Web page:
“Creating a socially sustainable community requires addressing the health of its members. What I want people to realize is that the most impactful thing you can do to support [the mental health movement] is to model healthy habits yourself. Respecting what your body needs and not encouraging unhealthy behaviors goes a long way in shifting the culture on campus towards one that fosters sustainability and mental health.”

Sophie Mathis (Music Frosh Coordinator) on hosting sustainable events on and off campus

“[I think that] the pandemic gave a lot of us an opportunity for change. I wanted students to know, as soon as they are welcomed to McGill, [that we have] high standards for sustainability. Certification is important because it continues to show the students of McGill that we care for the world around us.

Looking at the bigger picture

Looking forward to the future of McGill and beyond, changemakers in our community have important advice to remember for those of us who need some hope and inspiration.

Katia Forgues, McGill MSc Student

“I believe that each person has both the responsibility and the opportunity to create change, and whatever scale that looks like for you, whether it’s action in your household or at an international summit, it’s needed. If you’re asking yourself, ‘Where should I start?’ I think the answer is it doesn’t really matter as long as you start somewhere. We need every solution we can find, happening right now at every scale. And if that has to start somewhere, why not start with you?”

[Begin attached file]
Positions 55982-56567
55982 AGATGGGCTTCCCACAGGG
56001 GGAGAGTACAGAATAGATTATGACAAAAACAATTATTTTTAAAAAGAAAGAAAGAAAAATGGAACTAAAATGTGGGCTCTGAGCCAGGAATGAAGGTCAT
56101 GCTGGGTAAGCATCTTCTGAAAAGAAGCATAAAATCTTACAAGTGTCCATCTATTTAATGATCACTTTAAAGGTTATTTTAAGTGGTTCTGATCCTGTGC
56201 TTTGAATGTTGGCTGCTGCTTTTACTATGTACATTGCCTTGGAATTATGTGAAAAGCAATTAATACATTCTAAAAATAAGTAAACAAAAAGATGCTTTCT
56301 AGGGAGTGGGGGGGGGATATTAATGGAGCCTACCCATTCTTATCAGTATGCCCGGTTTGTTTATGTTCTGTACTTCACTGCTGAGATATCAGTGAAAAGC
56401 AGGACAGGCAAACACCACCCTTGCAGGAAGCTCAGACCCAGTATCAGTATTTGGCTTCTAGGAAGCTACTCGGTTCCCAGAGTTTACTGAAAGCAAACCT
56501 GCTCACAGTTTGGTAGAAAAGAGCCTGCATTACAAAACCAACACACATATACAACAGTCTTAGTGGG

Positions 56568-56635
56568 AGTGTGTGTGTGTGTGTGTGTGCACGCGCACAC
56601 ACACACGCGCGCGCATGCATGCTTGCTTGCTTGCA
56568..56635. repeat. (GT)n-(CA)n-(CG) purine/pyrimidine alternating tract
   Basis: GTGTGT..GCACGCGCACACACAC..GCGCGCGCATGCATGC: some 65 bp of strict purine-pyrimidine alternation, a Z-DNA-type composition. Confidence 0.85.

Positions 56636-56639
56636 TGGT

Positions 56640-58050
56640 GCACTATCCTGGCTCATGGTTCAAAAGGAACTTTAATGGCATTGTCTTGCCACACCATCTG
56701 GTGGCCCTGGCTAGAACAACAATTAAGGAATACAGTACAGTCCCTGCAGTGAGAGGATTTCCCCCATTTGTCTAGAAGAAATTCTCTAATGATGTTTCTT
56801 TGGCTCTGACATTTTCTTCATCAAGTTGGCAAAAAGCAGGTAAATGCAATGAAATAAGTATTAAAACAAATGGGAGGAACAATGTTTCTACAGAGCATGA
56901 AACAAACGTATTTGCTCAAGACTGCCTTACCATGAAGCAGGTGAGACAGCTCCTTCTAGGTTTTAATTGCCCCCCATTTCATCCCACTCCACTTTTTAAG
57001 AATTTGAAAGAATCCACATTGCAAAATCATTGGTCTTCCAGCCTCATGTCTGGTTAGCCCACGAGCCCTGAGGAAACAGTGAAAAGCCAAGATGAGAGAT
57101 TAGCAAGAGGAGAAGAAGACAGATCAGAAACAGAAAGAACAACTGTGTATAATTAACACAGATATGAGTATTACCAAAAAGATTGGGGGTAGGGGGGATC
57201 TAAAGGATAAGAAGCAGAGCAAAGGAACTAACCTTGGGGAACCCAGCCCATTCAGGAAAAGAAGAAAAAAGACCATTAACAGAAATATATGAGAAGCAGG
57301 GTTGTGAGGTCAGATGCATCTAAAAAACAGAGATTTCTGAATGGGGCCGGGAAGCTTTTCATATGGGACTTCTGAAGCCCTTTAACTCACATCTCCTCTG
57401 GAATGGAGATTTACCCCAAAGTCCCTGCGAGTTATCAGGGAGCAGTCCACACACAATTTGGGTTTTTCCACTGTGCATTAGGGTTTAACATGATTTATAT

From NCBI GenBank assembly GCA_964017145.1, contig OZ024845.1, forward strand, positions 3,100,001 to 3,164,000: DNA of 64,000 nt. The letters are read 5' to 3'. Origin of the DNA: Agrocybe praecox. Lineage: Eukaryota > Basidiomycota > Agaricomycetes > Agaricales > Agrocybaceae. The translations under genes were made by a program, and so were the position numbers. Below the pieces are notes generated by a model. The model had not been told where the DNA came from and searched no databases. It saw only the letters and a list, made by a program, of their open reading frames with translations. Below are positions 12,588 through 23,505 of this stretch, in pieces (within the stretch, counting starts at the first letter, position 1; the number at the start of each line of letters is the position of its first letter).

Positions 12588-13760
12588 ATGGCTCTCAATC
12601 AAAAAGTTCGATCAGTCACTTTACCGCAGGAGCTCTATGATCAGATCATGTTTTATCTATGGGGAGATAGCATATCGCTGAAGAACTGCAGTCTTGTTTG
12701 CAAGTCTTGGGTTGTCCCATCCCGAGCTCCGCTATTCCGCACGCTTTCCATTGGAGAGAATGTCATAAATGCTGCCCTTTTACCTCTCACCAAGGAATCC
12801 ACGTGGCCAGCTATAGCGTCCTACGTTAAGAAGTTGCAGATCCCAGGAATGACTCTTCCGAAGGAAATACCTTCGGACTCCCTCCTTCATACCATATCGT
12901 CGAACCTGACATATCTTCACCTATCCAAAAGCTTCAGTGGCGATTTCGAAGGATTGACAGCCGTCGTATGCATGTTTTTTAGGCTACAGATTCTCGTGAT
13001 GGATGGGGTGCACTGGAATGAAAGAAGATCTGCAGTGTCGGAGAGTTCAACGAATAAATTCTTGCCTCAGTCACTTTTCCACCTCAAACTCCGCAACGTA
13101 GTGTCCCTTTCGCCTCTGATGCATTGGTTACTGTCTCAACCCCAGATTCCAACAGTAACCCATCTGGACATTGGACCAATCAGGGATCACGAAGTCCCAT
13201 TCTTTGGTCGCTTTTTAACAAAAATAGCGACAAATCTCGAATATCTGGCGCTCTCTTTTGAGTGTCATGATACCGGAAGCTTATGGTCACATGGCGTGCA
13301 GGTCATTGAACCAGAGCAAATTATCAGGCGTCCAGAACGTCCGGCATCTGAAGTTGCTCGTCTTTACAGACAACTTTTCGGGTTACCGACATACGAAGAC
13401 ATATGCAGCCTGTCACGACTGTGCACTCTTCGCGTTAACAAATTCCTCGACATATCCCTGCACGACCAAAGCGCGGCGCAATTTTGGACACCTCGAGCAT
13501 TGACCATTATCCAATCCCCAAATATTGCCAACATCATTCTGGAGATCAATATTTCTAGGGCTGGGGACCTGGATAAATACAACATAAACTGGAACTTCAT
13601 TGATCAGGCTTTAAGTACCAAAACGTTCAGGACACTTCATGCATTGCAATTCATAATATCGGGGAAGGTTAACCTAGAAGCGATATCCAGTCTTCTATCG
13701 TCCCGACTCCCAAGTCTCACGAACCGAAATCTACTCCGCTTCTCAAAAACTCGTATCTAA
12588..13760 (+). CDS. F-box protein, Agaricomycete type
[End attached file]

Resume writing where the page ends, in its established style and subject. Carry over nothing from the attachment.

Cynthia Kallenbach, Assistant Professor in the Dept. of Natural Resource Sciences and Chair of the Macdonald Campus Sustainability Committee

“My message to everyone at McGill is that we need to think of our university as its own community, and if it’s going to be a sustainable community it needs to work across all levels: students, staff, and faculty. It can be easy to feel defeated, but never forget that there are so many opportunities to do good – so take them!”

Eric Champagne, Downtown Horticultural Supervisor

“For the whole community, sustainability starts with just you. It’s as simple as saying, ‘Instead of leaving my debris on a bench beside me … I’ll take care of it.’ Use the specialized disposal bins, take the time. It really helps. [Sustainability is] about whatever you use, not just growing vegetables or keeping trees. Even us [in groundskeeping], when we dig a hole and have extra soil, we always try to use it in extra spots because soil is precious. Know that sustainably starts with whatever you have in your hands.”

Klara Winkler, McGill Researcher and Deputy Science Director

“If I had to say one thing, I think it would be that you are not as small as you think. We can make a difference. The power of the individual is real, and we cannot forget in all of this that major organizations, in the end, are just people. Never forget even small change is change. I think of this movement like a wave, it’s building more and more power with every person, and all we need to tip the boat is you.”

To hear more from each of these voices, find individual articles hyperlinked at each name. Looking to join the sustainable movement at McGill? Consider applying to the Sustainability Projects Fund (SPF) or connecting with a sustainable group on campus.